Genevieve was working in her studio with Bennie, who was carefully striking the pose that took her the better part of the morning to decide on, when Alexis came dashing in from the hall. “Mommy, I just saw Mrs. Dupont running back to the barn really fast.”
“Mrs. Dupont? Patrick’s wife?” questioned Genevieve, and seeing her daughter nodding vigorously, mused. “I wonder what she is doing here at this time of day.” Trying to remember if the farm manager’s wife ever came to the farm, except to bring their son over to help his father.
“Didn’t you hear her? She stopped her car so fast it put gravel into the yard, and she yelled all the way to the barn!” exclaimed Alexis.
“No, not that I noticed, but we have the windows closed. Where were you when she came?” asked Genevieve, wondering if Alexis was too far away and be mistaken of what she saw.
“I was on the veranda. I thought the rocks were going to land up there so I ran back in the house, and then ran to the kitchen window and watched her running to the barn. I didn’t know that a woman that old could run that fast,” explained Alexis, excitedly.
“Did you hear what she was yelling about?” asked Bennie; trying not to move his head and shoulders, thinking that it might be a very juicy story; if Patrick’s wife was that mad.
“I dunknow, something about the president in Dallas,” said Alexis, shrugging her shoulders.
“It is four words, dear, I do not know, not two words. Oh, well, President Kennedy is visiting in Dallas about now. That must have her all excited. I wonder if she wants to go to Dallas and watch the festivities,” said Genevieve, tilting her head as she dabbed a spot of burnt umber, to make the highlight next to it pop.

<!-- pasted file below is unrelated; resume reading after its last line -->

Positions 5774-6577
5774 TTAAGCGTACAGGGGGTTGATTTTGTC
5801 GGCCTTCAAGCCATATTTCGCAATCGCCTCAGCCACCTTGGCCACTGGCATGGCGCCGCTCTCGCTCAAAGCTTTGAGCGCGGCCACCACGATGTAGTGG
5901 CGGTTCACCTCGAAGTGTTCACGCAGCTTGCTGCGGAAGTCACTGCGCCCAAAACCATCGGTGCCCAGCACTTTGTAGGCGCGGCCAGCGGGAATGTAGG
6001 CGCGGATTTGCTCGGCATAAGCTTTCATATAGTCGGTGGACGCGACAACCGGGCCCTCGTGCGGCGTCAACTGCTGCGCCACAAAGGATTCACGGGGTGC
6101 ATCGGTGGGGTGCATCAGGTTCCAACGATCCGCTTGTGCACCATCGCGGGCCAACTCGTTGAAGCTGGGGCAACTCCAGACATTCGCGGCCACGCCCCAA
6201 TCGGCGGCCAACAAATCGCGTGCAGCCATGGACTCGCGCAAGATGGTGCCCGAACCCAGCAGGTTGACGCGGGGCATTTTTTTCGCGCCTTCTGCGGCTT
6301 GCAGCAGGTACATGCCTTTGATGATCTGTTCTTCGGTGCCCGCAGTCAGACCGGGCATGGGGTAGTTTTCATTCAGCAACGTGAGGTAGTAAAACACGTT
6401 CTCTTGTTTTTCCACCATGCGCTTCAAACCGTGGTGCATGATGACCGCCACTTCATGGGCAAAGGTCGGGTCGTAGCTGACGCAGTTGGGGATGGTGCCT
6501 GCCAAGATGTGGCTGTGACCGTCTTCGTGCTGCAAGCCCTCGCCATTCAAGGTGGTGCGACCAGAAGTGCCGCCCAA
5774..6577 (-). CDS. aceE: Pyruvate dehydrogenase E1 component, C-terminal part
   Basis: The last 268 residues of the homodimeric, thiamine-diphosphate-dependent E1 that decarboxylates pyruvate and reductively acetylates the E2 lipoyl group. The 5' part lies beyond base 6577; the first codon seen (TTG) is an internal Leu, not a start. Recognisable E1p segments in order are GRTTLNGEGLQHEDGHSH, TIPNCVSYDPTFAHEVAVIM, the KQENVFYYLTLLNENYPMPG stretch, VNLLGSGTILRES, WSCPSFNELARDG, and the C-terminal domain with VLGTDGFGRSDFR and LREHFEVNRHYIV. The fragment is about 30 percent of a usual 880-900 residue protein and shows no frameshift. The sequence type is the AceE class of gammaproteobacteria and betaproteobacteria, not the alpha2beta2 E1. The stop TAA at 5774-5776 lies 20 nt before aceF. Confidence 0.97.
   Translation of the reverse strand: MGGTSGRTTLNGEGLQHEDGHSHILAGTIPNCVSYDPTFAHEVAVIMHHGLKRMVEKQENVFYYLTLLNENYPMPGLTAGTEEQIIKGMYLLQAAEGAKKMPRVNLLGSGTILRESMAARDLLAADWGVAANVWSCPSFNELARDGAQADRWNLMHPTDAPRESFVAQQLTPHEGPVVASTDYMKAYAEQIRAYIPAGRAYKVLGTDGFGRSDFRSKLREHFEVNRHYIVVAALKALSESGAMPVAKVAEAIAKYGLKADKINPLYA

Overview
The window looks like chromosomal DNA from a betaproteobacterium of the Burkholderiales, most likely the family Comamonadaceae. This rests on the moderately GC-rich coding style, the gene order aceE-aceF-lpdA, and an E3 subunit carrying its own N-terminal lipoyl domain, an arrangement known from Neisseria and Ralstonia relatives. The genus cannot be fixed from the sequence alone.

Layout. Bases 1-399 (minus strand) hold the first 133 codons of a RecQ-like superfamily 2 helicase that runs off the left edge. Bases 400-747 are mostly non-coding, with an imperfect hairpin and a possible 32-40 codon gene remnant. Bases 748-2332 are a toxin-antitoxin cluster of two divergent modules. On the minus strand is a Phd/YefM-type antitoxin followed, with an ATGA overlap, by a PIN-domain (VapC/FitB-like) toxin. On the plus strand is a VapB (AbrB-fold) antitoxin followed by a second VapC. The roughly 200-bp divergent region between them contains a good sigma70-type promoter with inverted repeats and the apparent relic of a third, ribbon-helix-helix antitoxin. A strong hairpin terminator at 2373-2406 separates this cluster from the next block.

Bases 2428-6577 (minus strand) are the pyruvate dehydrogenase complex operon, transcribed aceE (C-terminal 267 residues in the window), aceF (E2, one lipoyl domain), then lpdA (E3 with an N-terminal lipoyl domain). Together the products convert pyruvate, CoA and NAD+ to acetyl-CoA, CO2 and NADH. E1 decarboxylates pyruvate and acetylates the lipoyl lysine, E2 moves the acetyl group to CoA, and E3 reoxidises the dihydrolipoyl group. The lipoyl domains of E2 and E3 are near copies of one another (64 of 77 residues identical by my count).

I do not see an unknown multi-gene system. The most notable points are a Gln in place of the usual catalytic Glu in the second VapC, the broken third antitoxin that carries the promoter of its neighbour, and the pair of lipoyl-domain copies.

“I think that was all happening today. There was something in the newspaper about a motorcade route they would be taking. I would have liked to see that myself,” said Bennie.
“Me too; Bennie will you please stop moving,” said Genevieve, trying to resume work as Alexis went to the studio window and looked down into the yard between the house and the barn.
“Mommy, Mrs. Dupont is going back to her car and Mr. Dupont is going to his truck.” Alexis informed the artist and her model.
“That is interesting dear. Maybe they have a family emergency. I suspect your father will let us know soon enough,” said Genevieve, putting the situation out of her mind as she carefully mixed a small amount of paint and smudged it on the canvas to check its tone before mixing more.
“I guess everyone has a family emergency,” said Alexis, carefully pronouncing each syllable of the word e-mer-gen-cy, slowly.
“Why do you say that, dear?” asked Genevieve, wishing her little girl would go discuss the situation with her father, but not wanting to shoo her out.
“All the hands are leaving.” Alexis pointed out, getting her mother’s attention, causing Genevieve to lay down her pallet and brush, heading to the window.
“Bennie, your robe!” she cautioned the young man seeing he was going to the window. “Someone might look up.”
“Yes, boss!” wrapped in the robe and partly hidden behind the mother and daughter, he looked out at the exodus, taking place in the yard. “Whoa, it looks like rats from a sinking ship.”
“Bennie, Genevieve,” the voice caused the trio to turn and find Kelly standing in the open doorway. “Patrick’s wife brought some very bad news. She tried calling, but the phone lines seem to be out. Probably overloaded. She knew it was unlikely that we would be listening to the radio during the day, and she knew we don’t have a television set, so she drove over to let everyone know.”
“Oh, my goodness, not another war?” asked Genevieve, remembering how people ran around spreading the news of the Pearl Harbor attack, twenty-two years before when she was only nine years old.